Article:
"Everybody got a kick out of it," he says. "There were guys and girls around. They were just like, 'Dude, put the fucking hammer away.'" Apart from occasional drunken exhibitionism, G.C. says he makes it a rule never to mention his good fortune in conversation. But he also suspects it's spurred him to act in ways that the less gifted might not contemplate—like the time a girl brought him home only to find out she didn't have large enough condoms. When G.C. went out to get some, he stopped off for a cheeseburger before he got back to business (and no, he didn't get one for her).

"Nothing really bothers me," G.C. says, "because everything kind of comes back to that. No matter what happens, I got a major fucking plus in my pants—know what I mean? It's the one constant factor."

In the far-right margin of the size curve, though—where only animelike proportions reside—being well endowed can be much more than a mere "constant factor." It can be an all-out magical power. Jonah Falcon, 37, a cable-television host in New York who's gained worldwide recognition for his 13 1/2-inch length, attributes losing his virginity at the age of 10 (with a woman eight years his senior) to nothing more complicated than his size. He has also observed something far more miraculous: So great is man's obsession with size, such are the power and mysticism radiated by a superlative specimen, that some are willing to compromise their sexuality just to get close to it.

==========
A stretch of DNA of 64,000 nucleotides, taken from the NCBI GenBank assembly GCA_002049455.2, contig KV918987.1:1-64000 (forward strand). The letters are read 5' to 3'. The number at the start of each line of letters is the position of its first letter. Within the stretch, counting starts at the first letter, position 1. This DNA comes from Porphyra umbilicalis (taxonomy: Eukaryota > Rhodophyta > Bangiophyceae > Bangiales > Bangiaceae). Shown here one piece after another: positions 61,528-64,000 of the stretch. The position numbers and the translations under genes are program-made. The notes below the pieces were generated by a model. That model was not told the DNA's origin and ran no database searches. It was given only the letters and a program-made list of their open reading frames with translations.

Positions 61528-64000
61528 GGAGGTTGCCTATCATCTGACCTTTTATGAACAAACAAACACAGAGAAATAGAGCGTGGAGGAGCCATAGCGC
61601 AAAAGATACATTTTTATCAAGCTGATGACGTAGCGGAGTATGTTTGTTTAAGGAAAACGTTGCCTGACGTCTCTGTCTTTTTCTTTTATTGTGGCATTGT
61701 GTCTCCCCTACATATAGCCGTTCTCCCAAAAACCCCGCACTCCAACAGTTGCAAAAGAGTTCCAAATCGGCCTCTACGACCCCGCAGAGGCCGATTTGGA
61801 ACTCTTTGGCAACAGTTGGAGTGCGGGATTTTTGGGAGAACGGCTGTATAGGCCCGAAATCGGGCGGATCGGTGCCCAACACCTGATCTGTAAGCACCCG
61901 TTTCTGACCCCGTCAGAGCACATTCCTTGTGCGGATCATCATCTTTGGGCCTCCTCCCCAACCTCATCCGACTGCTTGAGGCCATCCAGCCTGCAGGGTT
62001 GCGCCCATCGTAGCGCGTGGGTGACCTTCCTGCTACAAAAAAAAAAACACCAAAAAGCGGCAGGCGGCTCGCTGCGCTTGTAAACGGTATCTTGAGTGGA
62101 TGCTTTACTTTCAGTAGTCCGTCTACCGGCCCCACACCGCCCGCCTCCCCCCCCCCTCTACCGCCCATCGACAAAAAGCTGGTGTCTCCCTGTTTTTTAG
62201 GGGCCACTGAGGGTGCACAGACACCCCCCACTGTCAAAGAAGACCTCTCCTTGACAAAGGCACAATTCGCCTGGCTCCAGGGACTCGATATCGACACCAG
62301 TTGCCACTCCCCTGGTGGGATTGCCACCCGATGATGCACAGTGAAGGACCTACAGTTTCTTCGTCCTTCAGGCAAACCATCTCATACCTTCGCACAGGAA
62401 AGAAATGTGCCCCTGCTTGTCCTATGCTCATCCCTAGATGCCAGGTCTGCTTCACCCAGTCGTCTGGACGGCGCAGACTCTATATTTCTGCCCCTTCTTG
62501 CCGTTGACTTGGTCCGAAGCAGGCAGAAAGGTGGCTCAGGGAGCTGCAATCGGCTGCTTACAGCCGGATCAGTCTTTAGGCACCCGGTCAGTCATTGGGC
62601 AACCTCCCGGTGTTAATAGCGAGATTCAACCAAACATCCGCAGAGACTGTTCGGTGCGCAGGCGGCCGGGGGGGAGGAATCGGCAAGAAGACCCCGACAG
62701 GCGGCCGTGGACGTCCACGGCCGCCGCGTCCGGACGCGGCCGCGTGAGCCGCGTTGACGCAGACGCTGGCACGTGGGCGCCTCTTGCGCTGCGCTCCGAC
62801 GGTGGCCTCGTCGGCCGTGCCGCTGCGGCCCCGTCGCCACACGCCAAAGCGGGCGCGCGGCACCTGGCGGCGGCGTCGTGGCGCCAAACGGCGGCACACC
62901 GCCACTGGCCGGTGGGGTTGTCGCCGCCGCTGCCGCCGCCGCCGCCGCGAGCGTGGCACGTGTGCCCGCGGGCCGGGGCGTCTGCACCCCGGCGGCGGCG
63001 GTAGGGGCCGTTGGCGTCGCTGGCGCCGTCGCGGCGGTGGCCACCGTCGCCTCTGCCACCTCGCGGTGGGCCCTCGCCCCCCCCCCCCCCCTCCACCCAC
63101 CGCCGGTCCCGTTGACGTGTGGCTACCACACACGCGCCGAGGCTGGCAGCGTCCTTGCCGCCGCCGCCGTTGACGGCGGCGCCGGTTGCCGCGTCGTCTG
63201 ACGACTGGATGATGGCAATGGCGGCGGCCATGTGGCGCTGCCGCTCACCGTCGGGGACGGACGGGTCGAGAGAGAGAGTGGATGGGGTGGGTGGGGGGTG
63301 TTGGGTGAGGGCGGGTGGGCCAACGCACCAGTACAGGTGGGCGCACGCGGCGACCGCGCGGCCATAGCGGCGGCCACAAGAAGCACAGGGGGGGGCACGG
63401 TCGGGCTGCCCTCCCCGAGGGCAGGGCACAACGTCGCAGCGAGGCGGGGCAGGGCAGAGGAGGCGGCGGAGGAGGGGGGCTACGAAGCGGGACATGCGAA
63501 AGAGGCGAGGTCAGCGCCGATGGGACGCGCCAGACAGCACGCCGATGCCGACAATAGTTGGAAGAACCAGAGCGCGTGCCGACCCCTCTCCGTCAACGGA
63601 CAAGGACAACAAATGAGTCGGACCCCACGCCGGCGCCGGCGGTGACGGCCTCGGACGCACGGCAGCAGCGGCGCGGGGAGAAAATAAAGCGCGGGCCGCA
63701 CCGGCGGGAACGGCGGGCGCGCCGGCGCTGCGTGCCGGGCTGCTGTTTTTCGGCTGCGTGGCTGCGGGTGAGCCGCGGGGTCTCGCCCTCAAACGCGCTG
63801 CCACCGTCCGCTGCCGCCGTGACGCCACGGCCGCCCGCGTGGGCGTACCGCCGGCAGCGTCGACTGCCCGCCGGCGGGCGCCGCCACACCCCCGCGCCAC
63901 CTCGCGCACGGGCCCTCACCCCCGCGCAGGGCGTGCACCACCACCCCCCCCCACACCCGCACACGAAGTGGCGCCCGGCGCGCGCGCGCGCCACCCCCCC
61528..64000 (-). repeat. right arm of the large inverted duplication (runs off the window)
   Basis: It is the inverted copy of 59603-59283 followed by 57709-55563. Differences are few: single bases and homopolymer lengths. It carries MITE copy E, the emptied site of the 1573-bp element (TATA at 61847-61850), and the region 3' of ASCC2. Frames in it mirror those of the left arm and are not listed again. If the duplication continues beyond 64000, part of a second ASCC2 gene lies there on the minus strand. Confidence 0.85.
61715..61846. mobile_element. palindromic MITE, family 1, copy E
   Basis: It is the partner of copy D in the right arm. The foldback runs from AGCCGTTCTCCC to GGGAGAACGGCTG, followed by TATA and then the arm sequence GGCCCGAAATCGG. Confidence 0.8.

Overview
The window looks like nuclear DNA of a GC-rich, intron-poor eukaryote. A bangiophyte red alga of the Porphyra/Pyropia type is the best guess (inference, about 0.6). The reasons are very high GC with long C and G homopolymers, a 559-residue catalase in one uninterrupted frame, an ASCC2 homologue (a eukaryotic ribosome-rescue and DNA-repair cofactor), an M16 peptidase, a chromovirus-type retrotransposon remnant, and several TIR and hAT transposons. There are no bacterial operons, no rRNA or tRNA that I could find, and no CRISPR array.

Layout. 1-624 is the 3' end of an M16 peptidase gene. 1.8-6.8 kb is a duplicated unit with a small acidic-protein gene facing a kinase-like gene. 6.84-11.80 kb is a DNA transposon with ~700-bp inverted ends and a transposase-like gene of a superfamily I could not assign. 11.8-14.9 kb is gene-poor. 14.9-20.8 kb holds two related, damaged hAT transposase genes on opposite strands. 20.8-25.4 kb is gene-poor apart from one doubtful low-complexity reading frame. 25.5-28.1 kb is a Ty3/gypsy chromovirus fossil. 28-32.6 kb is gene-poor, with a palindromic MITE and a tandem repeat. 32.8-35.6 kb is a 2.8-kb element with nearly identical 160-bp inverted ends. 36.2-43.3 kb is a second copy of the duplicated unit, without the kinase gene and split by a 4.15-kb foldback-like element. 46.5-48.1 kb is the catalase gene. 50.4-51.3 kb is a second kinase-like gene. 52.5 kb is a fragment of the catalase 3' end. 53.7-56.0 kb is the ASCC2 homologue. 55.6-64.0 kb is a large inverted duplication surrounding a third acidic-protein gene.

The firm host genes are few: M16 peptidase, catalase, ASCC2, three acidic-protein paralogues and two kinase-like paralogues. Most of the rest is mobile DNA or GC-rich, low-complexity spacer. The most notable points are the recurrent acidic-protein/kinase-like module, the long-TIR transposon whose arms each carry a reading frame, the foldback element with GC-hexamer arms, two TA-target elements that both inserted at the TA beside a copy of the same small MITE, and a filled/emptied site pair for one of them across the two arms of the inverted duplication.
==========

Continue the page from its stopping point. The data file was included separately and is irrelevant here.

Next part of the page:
"I've seen straight guys that turn gay around me," says Falcon, who is bisexual.

Falcon offers this reassurance to the 99.999999 percent of men who may be intimidated by his terrestrial presence: This gift has not been a panacea. Some insecurities don't just disappear with the wave of a magical 13 1/2-inch wand. His bounty has not, for instance, made Falcon feel any better about his weight. "I'm endomorphic, so I have to work out all the time," he says. "I can't always take off my pants, you know. Sometimes I just want to feel good about taking off my shirt." It's nice to know there's still some truth to the one about life's not being fair.

If it were fair, you would be getting more ass than Ron Jeremy.

Can being well-endowed really help you smile through life's shortfalls? Reveal your opinions in the comment section.